Creating a CTF

By Paul Williams Introduction I designed an Augmented Reality (AR) CTF for an event for Leigh Hackspace CIC initially aimed at children, but open on the day to people of all ages. The CTF comprised of a web application as well as physical component. The code for the web application is located on GitHub at the following URL When designing a CTF, several considerations must be made, such as technical capabilities of the target audience, and the difficulty of which flags (ghosts) can be obtained. The objective of the […]

The Danger of Migrating from an International to a National Domain

Every day, more companies are joining the sanctions club by restricting access to their services and products to end-users in Iran. These sanctions were supposed to target the government of Iran but day after day it’s turned into a direct weapon against Iranian citizens who, uninvolved in politics, are being punished because of their nationality. In the latest movement, US sanction hit the Iranian regime’s tech and media industry on January 25th 2020. Fars News Agency’s website, the state-run propaganda machine of the Revolutionary Guard, has been officially prevented from […]

A brief history of password cracking

Something that gets talked about a lot on the internet is password security and password hygiene. Everyone has heard that it’s best practice to use long passwords that are unique and complex, but I want to write a short post about why those things are important, how passwords are stored by websites, and what that means for you. The first thing to mention is USE PASSWORD MANAGERS. It’s the most important thing for keeping your accounts secure! If you don’t know what they are, it’s software that helps you generate […]

Red vs Blue – A write-up of our SkillSec workshop

I often feel that blue teaming doesn’t always get the love it deserves, so we decided that this months SkillSec would be about Red vs Blue. For those that may not be familiar with these terms, Red is the “offensive” side of security (think “attack simulation”) and blue is about defending i.e. detecting and stopping the attackers. As is often said, blue can be more challenging as you have to defend every weakness whereas with Red, you only have to find one weakness. Both are important to consider. Whilst Digital […]

Securing the Mainframe

Security consultants tend to specialise fairly early in their careers, and one of the areas I chose to specialise in, and something that Digital Interruption offers our clients, is mainframe security assessments. For many of us, unless you’re over a certain age, or have a strange fixation on weird machines, you’ll likely have never interacted with a mainframe before. There are a few popular (and contradictory) myths in the infosec community about mainframes: They’re legacy They’re the same as supercomputers Nothing a cluster of cloud computers can’t beat Nobody uses […]

TEMPEST in Action

Digital Interruption is lucky enough to have a penetration testing team which consists of experienced hackers and penetration testers. This means we often have the pleasure of experimenting with attacks and demonstrating weaknesses that might otherwise only be seen as theoretical attacks. One great example of this is TEMPEST – also known as Van Eck Phreaking. In this blog post, we’ll see TEMPEST in action and try and help you understand whether this is an attack you should worry about. What is TEMPEST? First, some background. TEMPEST is an attack […]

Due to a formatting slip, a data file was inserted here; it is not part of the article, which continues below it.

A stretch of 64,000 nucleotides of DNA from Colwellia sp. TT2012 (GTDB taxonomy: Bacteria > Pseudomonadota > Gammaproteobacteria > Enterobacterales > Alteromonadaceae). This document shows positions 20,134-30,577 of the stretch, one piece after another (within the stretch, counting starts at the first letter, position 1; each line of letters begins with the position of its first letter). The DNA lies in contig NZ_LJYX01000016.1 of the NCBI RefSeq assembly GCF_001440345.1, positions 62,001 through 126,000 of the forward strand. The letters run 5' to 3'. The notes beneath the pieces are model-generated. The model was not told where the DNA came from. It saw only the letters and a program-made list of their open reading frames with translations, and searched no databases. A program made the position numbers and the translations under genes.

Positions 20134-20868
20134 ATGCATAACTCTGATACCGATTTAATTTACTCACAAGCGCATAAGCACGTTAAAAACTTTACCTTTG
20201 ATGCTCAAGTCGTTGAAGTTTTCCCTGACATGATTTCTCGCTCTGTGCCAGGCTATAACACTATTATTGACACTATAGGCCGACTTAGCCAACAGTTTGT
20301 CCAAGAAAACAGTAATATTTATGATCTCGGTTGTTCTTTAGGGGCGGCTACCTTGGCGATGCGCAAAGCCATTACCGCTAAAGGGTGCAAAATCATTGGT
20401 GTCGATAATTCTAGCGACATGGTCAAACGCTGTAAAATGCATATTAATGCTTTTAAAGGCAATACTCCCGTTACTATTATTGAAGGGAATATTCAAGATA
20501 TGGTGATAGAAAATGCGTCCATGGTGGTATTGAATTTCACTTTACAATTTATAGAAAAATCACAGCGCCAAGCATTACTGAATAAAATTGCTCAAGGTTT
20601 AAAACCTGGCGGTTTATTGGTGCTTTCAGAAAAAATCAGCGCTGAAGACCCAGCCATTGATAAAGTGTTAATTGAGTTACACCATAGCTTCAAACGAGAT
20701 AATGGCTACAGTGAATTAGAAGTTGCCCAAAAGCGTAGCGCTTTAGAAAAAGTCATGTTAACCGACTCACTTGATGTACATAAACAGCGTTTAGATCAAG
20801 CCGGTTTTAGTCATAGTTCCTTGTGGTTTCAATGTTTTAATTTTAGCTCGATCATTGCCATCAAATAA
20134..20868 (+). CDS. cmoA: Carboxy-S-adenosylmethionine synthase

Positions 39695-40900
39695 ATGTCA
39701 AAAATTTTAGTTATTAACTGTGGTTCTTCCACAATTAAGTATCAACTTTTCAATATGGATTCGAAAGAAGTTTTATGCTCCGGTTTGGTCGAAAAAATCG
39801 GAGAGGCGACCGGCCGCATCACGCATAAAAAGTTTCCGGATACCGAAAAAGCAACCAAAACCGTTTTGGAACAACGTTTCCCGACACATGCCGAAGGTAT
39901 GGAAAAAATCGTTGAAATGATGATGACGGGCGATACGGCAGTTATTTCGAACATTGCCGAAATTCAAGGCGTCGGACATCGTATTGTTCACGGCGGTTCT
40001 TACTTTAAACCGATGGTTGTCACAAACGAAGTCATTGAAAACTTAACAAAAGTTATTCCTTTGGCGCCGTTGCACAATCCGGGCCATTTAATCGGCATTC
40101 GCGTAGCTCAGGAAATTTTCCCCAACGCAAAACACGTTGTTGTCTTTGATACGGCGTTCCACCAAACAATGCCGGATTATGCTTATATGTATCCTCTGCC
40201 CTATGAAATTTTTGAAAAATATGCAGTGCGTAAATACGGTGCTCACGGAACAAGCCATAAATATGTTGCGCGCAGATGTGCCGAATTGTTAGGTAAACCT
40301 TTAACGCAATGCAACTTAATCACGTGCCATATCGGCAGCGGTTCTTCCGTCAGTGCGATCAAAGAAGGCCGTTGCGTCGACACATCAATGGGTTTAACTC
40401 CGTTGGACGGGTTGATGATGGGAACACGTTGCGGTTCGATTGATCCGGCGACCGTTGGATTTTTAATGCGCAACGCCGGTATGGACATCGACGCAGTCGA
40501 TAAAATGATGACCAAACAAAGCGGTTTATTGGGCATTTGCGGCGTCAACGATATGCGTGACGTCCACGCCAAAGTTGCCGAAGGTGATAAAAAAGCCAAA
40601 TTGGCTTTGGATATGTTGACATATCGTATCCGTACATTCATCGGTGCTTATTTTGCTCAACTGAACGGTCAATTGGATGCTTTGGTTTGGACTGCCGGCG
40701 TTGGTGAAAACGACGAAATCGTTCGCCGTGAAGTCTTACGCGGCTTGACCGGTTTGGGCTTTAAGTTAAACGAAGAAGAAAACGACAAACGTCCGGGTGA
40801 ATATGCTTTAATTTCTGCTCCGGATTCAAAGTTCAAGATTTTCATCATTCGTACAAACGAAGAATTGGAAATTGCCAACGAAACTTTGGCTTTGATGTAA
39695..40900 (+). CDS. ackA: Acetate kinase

Post Exploitation on Linux – Release the Orc

This blog is an extension of my Arcane Arts of Linux talk at Steelcon 2018, as well as a quick discussion about a post exploitation tool I’ve been writing and playing with for the last few months, called Orc. Part of the inspiration for this post is that over recent years, there’s been a lot of conversation about red-team techniques for Windows, significant tool development and tool evolution, and generally quite a lot of progress. Linux, on the other hand, doesn’t receive nearly as much attention. There are a lot […]

Skimmers and Magecart Attacks

Magecart attacks have taken up a considerable portion of the news cycle over the past year where card data has been harvested from notable enterprises like British Airways, Newegg and Ticketmaster. While the mainstream news has moved on and become silent due to current targets not being quite as significant as BA, the attackers are still operating. In this blog post, we want to talk about a couple of mechanisms you should be using to reduce your attack surface and keep your customers safe A little background is always good: […]

Introducing Ali

I’m excited to join the growing Digital Interruption team as Head of Defensive Security! Part of what drew me to DI is the promise of doing security differently – from the transparent, clear pricing model to the focus on continuous security, baking it into the SDLC, supported by policy guidance. My background is very much the attacking side of security – I’ve spoken at multiple conferences about tool development and finding vulnerabilities in obscure systems. When it comes to a legacy mainframe, an unusual embedded device, or really anything that […]

Mental Health in Tech – be part of the solution, not part of the problem

By Saskia This week I gave the introductory talk at the Techs and the City event about mental health. I have a lot of experience in this area and have deep concerns about how mental health is handled, both generally in the tech industry, but specifically in cybersecurity. The reception to all the talks was amazing, I was asked to turn mine into a blog post. This is the post. This is not just my experience but a call to action, so if you have the time please read to […]